Another participant describes the ’60s influx of American draft dodgers as a “brain gain” to Canadian society. But for Rising-Moore, talk of draft dodgers is just so much speculation at this point, and secondary to his chief concern: U.S. military personnel dying at their own hands. Born in Canada, but now a U.S. citizen based in Indianapolis-America’s “geographical and political center”-the 57-year-old says he served stateside in the U.S. army between 1964 and 1967, but never saw combat. “I’ve never shot anybody, thank goodness, and I avoided that mess in Vietnam, so I feel comparatively well-off compared to some of my brothers and sisters in the military.”
Rising-Moore’s life has been angled toward activism, beginning with his involvement with the “Don’t Make a Wave Committee,” the anti-nuclear precursor to Greenpeace. Recalling Rising-Moore’s activist years in Canada, one of his Vancouver friends says the affable and articulate agitator had a preternatural talent for organizing grassroots organizations. “Carl made things happen here,” his friend says.
By his count, Rising-Moore, who believes the war on Iraq is illegal based on international law, has been arrested some two dozen times over the past three decades. The last incident made headlines when he joined a group of protesters bearing foreign flags who welcomed George W. Bush’s motorcade in Indianapolis. Rising-Moore, who police say was waving his flag of the UN “violently,” found himself in court after an altercation with police, with his bail set at $20,000.
At the Legion round-table, there is strong support for Rising Moore’s Freedom Underground-in theory. However, when talk turns to details, the political dimensions of the problem complicate the good intentions.
Professional opinions are also mixed. James Laxer is a professor of political science at York University, and author of The Border, a study of post-9/11 U.S.-Canada relations along the 49th. By e-mail, he says he has no doubt that if the U.S. reinstates the draft after the 2004 election, it will provoke many draft resisters to seek refuge in Canada, as an earlier generation did during the Vietnam War. Most will likely find a “warm and helpful welcome” from Canadians, he says, although that warmth is unlikely to be reflected at the official level. The federal government has entered into border accords with the U.S. that could make the situation of those seeking refuge, especially deserters, more difficult than in the past.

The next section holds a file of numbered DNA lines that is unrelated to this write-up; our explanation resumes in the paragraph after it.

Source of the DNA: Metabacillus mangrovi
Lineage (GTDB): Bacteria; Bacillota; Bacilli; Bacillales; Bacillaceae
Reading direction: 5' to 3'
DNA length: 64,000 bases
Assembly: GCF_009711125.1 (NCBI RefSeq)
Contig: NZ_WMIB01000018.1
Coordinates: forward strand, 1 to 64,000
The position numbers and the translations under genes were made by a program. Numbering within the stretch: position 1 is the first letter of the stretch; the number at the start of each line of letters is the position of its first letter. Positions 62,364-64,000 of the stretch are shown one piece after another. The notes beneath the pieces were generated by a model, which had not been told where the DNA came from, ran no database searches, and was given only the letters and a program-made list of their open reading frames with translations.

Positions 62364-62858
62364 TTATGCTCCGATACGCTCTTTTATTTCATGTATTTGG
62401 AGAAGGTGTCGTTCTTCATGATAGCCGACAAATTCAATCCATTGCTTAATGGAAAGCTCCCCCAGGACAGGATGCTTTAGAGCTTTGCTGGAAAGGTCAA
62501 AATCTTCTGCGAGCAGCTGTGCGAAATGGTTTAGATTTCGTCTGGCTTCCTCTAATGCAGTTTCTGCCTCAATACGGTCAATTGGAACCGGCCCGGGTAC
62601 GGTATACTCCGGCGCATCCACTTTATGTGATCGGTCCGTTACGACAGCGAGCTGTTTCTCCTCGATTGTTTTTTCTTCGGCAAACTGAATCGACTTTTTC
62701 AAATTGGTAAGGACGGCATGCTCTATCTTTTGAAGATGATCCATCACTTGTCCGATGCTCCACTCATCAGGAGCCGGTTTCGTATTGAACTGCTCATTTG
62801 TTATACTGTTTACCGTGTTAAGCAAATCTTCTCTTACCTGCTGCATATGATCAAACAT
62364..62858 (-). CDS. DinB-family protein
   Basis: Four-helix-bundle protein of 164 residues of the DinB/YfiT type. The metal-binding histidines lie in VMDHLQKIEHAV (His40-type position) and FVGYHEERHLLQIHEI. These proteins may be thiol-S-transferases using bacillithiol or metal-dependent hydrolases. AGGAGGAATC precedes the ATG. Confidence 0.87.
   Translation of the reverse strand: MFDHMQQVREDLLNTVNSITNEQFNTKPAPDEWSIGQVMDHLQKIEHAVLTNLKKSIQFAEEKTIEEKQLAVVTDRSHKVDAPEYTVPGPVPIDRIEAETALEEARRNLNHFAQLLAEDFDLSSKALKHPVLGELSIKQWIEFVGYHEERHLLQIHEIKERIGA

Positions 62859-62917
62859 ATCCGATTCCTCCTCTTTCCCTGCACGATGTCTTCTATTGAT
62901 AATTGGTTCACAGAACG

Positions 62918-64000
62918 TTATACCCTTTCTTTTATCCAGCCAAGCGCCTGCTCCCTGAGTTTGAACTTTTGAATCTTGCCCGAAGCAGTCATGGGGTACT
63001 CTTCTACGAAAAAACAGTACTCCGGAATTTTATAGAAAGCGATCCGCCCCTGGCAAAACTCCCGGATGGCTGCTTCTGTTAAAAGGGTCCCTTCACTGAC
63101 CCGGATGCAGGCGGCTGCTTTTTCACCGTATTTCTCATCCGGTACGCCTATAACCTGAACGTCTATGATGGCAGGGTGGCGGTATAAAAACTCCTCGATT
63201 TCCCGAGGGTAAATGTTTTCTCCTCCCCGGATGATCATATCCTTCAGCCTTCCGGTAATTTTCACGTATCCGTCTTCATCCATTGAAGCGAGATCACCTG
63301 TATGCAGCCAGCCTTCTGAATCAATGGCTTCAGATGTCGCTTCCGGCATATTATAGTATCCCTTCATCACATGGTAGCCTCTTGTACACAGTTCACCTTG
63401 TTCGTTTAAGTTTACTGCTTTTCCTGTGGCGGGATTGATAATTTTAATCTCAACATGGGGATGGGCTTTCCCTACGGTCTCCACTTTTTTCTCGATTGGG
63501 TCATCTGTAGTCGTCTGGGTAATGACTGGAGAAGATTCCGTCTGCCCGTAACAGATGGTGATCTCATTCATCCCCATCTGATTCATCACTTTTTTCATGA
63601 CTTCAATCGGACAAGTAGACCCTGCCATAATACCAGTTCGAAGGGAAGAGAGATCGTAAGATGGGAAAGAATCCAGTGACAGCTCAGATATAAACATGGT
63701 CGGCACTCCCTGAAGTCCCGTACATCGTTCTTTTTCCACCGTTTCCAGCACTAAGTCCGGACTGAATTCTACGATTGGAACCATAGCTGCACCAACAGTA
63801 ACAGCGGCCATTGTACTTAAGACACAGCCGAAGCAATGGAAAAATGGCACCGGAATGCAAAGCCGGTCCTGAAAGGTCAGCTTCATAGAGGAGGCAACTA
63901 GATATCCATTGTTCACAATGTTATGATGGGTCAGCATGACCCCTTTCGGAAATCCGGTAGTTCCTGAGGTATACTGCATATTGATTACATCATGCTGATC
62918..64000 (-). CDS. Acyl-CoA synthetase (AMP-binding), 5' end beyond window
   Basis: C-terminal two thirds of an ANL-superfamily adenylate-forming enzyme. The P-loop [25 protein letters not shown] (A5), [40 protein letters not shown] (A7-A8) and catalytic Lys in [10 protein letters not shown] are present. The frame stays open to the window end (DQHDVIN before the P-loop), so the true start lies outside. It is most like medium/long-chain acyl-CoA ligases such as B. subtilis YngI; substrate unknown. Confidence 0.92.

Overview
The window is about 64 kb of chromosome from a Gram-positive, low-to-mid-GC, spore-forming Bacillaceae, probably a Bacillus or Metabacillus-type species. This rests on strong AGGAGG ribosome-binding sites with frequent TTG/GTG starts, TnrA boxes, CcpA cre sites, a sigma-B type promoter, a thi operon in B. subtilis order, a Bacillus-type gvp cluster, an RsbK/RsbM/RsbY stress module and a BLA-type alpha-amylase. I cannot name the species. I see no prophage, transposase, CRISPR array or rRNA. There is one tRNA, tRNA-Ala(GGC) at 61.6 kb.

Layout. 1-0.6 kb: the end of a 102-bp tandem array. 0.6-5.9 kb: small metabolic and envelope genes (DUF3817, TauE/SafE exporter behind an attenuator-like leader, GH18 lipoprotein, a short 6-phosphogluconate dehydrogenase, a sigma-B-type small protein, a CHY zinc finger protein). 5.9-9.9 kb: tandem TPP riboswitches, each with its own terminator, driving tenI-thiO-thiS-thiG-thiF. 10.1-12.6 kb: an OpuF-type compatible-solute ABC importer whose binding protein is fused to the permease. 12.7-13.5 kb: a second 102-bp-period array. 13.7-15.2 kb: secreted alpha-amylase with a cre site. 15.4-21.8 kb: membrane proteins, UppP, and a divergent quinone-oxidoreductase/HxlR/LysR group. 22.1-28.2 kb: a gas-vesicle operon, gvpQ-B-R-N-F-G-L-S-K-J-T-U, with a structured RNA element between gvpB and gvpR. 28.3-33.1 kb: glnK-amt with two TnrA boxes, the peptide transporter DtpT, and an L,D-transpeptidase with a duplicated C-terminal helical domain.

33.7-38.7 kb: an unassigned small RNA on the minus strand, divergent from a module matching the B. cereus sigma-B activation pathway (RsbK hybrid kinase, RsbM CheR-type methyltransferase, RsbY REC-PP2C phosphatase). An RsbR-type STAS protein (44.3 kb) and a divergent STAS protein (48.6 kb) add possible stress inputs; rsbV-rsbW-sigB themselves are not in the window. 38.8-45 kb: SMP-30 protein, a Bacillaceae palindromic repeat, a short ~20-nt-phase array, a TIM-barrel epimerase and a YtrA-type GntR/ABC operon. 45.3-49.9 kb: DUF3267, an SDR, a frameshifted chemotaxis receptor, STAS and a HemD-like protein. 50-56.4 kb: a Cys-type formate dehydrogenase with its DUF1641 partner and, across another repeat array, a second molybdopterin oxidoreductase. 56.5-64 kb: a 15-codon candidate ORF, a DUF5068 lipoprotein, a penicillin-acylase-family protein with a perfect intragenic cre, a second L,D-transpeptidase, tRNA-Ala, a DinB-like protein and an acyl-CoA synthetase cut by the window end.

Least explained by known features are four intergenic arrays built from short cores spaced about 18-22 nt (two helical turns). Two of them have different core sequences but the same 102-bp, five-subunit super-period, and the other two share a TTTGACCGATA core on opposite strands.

Laxer points out that the Martin government has signaled its wish to “repair” relations with the Bush White House. He suspects that Deputy Prime Minister Anne McLellan, who is in charge of public safety and emergency preparedness and the Canadian counterpart to U.S. Homeland Security Chief Tom Ridge, will do everything in her power to try to keep Ridge happy. “That means her inclination is likely to be harsh with respect to U.S. military deserters and other so-called ‘high risk travelers’-the two governments have already agreed to share intelligence on such people.”
If a significant number of Americans seek refuge in Canada, Laxer believes it cannot fail to become a political issue. Pressure will have to be brought to bear on the Martin government to open the door, as Pierre Trudeau so famously did in the past, he says. Back in 1969 at the National Press Club in Washington, D.C., Prime Minister Trudeau characterized American draft dodgers as good, orderly students who had gained the sympathy of many Canadians.
Rising-Moore’s perhaps overly optimistic views of Canadian autonomy and liberalism are not surprising, since in the 10 years he’s been away from Canada, he’s had little exposure to news north of the 49th. “So what’s Trudeau up to these days?” he asks me during our interview. “Well, not a heck of a lot,” I respond. “He’s been dead for a few years now.”